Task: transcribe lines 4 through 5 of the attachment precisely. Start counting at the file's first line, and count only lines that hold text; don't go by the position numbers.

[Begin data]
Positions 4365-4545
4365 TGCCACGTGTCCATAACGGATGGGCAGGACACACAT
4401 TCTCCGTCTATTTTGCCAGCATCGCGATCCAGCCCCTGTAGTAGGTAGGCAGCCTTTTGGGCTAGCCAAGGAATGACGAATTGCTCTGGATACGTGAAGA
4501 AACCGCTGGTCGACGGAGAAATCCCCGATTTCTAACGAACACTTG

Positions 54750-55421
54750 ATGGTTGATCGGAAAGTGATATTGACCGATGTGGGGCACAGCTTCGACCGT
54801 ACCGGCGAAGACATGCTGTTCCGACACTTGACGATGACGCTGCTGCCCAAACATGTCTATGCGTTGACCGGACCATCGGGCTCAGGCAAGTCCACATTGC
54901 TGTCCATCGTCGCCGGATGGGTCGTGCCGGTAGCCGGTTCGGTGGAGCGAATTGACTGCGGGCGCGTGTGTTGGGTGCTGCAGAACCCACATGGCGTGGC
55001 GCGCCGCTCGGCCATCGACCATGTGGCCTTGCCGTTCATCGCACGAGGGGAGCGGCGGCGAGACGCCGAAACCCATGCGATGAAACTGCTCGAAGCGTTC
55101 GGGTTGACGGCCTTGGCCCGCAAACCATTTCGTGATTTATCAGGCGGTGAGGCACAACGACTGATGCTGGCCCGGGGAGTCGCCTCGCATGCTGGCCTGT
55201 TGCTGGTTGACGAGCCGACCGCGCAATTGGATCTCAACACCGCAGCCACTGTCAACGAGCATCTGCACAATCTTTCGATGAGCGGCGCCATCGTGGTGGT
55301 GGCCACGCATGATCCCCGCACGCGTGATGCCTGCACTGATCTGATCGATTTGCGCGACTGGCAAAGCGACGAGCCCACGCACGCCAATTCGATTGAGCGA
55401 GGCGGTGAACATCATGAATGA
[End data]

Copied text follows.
4501 AACCGCTGGTCGACGGAGAAATCCCCGATTTCTAACGAACACTTG

Positions 54750-55421